Tuesday, June 8, 2010

Redemption by spoiler

I am now going to spoil the shit out of Red Dead Redemption’s ending. If you don’t want to know what happens, stop reading now. But you know you do.

I knew that John Marsten was going to die even before accidentally spoiling it for myself while checking something out on gamefaqs. There was a theme of a person’s past never really letting them go that went through the whole game, and John was sympathetic enough (at least the way I played him) for his death to still mean something even though he was nothing more than a semi-reformed outlaw. When the government rode over the hill and John started killing them by the dozens, buying time for his wife and son to ride off into the sunset it was tense but not surprising. This is the kind of tragic hero ending I was expecting (the kinds Kratos should have had). In his last moments, after his family had escaped, John opens the doors of a barn he had been hiding in, boldly strolls out into the sites of around twenty agents, and draws his gun. Frantically I searched for the two government workers who had kidnapped my family, but they weren’t there, so I took off six heads with six bullets before I was done. Their task completed, the agents and soldiers leave, and Jack and his mother return to bury John.

Fade to black.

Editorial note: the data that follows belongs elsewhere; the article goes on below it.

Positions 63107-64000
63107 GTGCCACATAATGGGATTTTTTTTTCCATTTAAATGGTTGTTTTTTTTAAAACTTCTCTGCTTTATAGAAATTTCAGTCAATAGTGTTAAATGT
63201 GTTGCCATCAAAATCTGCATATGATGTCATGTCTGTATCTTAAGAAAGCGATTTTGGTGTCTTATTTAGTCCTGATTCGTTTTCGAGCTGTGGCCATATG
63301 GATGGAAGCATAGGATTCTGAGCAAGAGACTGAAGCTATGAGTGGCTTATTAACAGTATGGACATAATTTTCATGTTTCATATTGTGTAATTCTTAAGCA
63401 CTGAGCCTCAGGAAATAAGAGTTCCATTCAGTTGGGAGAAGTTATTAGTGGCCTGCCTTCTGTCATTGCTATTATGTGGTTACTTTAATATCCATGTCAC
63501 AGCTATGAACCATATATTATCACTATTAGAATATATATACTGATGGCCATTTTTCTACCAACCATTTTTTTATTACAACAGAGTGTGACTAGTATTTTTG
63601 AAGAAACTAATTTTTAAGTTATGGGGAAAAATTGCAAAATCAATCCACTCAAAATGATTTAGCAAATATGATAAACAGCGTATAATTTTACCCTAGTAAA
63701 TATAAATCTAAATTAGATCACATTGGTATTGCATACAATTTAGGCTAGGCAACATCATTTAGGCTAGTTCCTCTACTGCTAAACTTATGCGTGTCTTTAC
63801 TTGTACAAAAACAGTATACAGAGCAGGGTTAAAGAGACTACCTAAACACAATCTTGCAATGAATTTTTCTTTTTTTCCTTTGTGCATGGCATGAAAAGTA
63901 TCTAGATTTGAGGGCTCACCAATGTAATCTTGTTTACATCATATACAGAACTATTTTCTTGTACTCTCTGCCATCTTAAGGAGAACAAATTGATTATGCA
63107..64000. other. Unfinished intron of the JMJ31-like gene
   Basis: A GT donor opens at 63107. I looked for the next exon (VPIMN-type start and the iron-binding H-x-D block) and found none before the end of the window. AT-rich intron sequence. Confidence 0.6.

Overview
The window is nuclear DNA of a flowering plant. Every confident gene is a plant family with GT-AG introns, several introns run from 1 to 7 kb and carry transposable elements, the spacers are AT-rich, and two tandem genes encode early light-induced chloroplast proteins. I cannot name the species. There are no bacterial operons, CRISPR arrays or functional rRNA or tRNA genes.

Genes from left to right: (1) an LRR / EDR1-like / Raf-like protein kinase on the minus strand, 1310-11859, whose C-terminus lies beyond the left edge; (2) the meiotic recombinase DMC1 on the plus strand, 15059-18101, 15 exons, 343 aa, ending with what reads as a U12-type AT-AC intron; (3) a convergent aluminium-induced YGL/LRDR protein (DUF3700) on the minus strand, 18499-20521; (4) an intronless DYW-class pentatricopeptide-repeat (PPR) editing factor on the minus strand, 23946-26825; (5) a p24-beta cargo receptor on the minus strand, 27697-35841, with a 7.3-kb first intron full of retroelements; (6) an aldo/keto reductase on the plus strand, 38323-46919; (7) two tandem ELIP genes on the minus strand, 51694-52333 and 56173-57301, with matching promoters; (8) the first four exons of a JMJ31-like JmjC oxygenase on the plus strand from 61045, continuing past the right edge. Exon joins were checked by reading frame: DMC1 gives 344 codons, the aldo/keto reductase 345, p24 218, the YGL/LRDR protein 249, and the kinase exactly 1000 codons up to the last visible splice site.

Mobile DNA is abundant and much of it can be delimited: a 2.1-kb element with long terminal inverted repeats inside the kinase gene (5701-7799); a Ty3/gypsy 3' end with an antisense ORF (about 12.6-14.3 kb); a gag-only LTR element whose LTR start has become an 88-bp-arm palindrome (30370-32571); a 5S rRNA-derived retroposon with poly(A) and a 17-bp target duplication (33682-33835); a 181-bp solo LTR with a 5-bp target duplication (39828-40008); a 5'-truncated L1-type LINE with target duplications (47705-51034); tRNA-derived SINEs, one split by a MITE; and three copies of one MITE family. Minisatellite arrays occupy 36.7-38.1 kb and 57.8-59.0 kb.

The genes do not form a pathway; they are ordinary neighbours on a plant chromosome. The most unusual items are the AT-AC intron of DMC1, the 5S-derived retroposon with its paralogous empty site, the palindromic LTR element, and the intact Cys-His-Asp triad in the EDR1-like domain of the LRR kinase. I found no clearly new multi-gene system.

But wait, there is still revenge to be had. Three years later John’s wife passes away. His now nineteen year old son dons his father’s hat, takes up his guns, and heads out. Once you take control of Jack there is no clear goal, but he looked pissed off enough that I decided it was time to leave the reformed part out of reformed outlaw and ride into Blackwater, guns blazing. On the way there I shot two federal marshals who were chasing a suspect just because they were in the way. This outburst of violence was refreshing after having stifled all those urges with John. I did not know exactly what my plans for Blackwater were, but it was not going to end well for anyone. Just as I was about to begin my unfortunate target practice a new quest marker appeared. It was another agent, and Jack asked him about Ross, the man who had betrayed and killed his father.

One last mission. I was thrilled. I followed the trail to his wife’s house, shooting some bum who challenged me to a duel in the head along the way. She directed me to a river in Mexico where he and his brother were hunting. It was a long ride, but along the way I just became more and more angry; angry and intent on finishing my task. Ross’s brother told me he was further downstream, so I got off my horse and skulked through the reeds until I found him, back to me, shooting at ducks he had flushed out from the opposite shore. Ross turned around, recognized me, and was not afraid. I wanted to shoot him there, in cold blood, first in the knees and then work my way up. Instead I was forced into a duel, but the end result was the same: Ross was dead and my last task was done.

Changing characters right as the game moved from mission based to truly free form was brilliant. I wanted to travel the countryside as Jack, rediscover things that his father had done, and build a new reputation for myself. I returned home and wandered through the house, looking for memories that Jack surely had but were not shared with me. Finding nothing, I went outside and looked for Jack’s parents’ graves. I could not locate them, but the realization that this was all Jack’s now slowly took over. It was his adventure, and he had the whole world to play in.

It was all I could do to turn in off and send the games on its way. Congratulations Rockstar, Red Dead Revolver is more than a brilliant game, it is an excellent Western.

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